A Current Affair’s feature about overcrowding in the Hyams Beach village began on the wrong foot.
In Tracey Grimshaw’s introduction aired on Friday night, there was a sign superimposed on a photo of the beach saying “keep off our beaches”.
The sign was manufactured by the show’s art department.
Hyams Beach Villagers do not feel their stance was portrayed accurately.
“It was a beat up in the first quarter of a second,” Hyams Beach Villagers Association president Morgan Sant said.
“It was trying to give the impression we own the beach, and we don’t want to share it.
“That’s not the case, it’s a public beach.
“Every time we’ve spoken publicly, we’ve said there’s plenty of space on the beach, it’s just the traffic that’s the problem.”
Aside from that, Mr Sant was pleased with the coverage, filmed last weekend.
The clip has been shared widely on social media over the past 24 hours, and the villagers are thankful the superimposed photo hasn’t been run online.
After a number of inflammatory comments were left on ACA’s Facebook post, fellow resident Lois Sparkes made her position clear.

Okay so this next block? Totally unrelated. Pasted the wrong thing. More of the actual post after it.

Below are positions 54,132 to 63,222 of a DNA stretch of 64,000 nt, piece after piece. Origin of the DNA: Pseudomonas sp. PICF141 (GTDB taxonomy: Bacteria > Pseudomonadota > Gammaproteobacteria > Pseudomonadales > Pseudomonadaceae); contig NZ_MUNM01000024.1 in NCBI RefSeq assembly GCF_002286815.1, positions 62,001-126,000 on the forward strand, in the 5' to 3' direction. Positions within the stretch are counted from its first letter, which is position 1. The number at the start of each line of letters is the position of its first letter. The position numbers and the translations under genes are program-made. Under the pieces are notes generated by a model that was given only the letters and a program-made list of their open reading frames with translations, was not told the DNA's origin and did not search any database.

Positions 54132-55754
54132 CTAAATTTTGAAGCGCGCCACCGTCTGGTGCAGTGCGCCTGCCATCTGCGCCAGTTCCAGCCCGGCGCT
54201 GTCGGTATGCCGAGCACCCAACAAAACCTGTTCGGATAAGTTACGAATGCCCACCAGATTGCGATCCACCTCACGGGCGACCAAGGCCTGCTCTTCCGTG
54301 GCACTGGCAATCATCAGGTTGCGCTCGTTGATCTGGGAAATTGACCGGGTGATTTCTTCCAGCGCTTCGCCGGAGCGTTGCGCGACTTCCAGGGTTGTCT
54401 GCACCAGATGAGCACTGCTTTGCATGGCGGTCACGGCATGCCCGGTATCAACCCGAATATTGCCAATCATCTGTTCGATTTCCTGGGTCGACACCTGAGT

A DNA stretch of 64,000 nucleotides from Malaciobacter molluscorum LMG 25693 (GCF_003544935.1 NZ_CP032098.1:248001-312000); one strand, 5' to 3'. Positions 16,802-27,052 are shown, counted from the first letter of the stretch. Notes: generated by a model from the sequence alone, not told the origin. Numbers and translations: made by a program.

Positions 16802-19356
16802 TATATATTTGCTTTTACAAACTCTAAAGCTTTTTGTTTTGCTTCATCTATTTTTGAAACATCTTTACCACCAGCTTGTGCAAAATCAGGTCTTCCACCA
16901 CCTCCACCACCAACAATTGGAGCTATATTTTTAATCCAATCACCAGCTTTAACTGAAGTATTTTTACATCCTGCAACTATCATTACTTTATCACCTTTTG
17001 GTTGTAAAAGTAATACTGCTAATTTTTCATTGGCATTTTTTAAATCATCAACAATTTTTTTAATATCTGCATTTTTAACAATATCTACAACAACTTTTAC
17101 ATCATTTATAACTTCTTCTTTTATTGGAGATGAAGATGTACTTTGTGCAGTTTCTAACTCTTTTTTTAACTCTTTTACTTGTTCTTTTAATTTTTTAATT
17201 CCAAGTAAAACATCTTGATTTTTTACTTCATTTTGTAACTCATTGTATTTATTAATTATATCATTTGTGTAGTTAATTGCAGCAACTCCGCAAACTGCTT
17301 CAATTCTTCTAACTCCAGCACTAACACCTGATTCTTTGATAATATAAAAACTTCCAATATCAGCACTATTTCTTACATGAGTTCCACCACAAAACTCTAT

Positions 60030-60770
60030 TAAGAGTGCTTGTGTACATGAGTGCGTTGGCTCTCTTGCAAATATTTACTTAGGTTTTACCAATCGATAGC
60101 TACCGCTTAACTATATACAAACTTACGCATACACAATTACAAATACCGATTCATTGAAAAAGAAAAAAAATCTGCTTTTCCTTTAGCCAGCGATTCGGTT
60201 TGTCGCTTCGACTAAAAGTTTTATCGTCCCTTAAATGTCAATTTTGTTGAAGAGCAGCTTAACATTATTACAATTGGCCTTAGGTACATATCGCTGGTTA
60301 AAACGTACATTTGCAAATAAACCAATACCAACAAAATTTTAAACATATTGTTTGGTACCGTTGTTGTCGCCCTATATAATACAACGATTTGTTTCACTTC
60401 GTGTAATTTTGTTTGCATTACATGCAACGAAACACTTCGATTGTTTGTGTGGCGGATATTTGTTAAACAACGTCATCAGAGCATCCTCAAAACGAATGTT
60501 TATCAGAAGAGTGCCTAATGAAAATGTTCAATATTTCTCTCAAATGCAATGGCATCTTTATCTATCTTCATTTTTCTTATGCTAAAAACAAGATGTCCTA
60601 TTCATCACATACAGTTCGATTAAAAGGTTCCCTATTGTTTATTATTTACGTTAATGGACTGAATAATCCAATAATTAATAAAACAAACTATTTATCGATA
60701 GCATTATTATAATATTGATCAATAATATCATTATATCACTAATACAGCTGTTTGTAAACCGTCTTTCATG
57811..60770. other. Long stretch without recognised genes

“It is with regret that I read a number of ill-informed comments on this site,” she said.
“Hyams Beach is a public beach. The residents welcome visitors.
"They only request that visitors obey the road rules. Please do not park across driveways or on corners or in no stopping zones. Do not litter and do not camp or light fires on the beach.
“Hyams Beach is surrounded by national park. It only has one narrow access road. In the event of a fire or medical emergency it is important that the RFS and ambulance services have access. Residents are concerned about safety.”
Residents are looking forward to the outcomes of a number of motions passed at council recently.
“Very importantly, thanks to the mayoral minute, nothing will happen without consultation,” Mr Sant said.
“What we’re now talking about is closing access when the village is full, so we don’t get that continuous flow of hundreds of cars when there’s no space. Next, we hope to divert traffic to overflow parking areas. Then we’ll use variable message boards to divert traffic before it comes in. We’re hoping by Easter, these measures will be in place, and the situation will be manageable.”
A Current Affair was contacted, but did not respond prior to deadline.